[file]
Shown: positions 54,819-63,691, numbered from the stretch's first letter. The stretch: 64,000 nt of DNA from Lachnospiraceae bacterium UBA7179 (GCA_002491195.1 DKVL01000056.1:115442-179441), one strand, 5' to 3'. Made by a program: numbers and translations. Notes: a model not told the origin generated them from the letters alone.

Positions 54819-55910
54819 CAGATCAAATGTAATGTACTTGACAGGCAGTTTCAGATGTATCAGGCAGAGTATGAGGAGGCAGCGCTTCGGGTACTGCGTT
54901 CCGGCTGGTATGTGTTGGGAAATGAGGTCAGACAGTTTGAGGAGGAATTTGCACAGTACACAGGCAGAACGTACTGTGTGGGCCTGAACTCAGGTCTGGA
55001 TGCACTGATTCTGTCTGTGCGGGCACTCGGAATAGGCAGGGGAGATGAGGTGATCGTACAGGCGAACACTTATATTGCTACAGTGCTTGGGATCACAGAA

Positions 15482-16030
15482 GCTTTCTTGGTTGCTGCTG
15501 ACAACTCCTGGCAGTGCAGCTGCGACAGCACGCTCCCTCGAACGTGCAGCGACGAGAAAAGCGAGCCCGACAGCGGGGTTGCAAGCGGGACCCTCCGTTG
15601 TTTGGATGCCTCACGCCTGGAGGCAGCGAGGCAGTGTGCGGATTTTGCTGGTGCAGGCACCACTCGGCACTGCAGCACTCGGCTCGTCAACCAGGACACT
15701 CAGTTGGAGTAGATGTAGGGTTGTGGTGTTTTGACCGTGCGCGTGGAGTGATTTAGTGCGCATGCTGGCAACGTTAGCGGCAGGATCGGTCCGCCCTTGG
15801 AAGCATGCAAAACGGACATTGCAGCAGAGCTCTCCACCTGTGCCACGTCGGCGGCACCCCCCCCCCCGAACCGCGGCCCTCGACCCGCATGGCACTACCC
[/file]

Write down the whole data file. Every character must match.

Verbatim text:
Shown: positions 54,819-63,691, numbered from the stretch's first letter. The stretch: 64,000 nt of DNA from Lachnospiraceae bacterium UBA7179 (GCA_002491195.1 DKVL01000056.1:115442-179441), one strand, 5' to 3'. Made by a program: numbers and translations. Notes: a model not told the origin generated them from the letters alone.

Positions 54819-55910
54819 CAGATCAAATGTAATGTACTTGACAGGCAGTTTCAGATGTATCAGGCAGAGTATGAGGAGGCAGCGCTTCGGGTACTGCGTT
54901 CCGGCTGGTATGTGTTGGGAAATGAGGTCAGACAGTTTGAGGAGGAATTTGCACAGTACACAGGCAGAACGTACTGTGTGGGCCTGAACTCAGGTCTGGA
55001 TGCACTGATTCTGTCTGTGCGGGCACTCGGAATAGGCAGGGGAGATGAGGTGATCGTACAGGCGAACACTTATATTGCTACAGTGCTTGGGATCACAGAA

Positions 15482-16030
15482 GCTTTCTTGGTTGCTGCTG
15501 ACAACTCCTGGCAGTGCAGCTGCGACAGCACGCTCCCTCGAACGTGCAGCGACGAGAAAAGCGAGCCCGACAGCGGGGTTGCAAGCGGGACCCTCCGTTG
15601 TTTGGATGCCTCACGCCTGGAGGCAGCGAGGCAGTGTGCGGATTTTGCTGGTGCAGGCACCACTCGGCACTGCAGCACTCGGCTCGTCAACCAGGACACT
15701 CAGTTGGAGTAGATGTAGGGTTGTGGTGTTTTGACCGTGCGCGTGGAGTGATTTAGTGCGCATGCTGGCAACGTTAGCGGCAGGATCGGTCCGCCCTTGG
15801 AAGCATGCAAAACGGACATTGCAGCAGAGCTCTCCACCTGTGCCACGTCGGCGGCACCCCCCCCCCCGAACCGCGGCCCTCGACCCGCATGGCACTACCC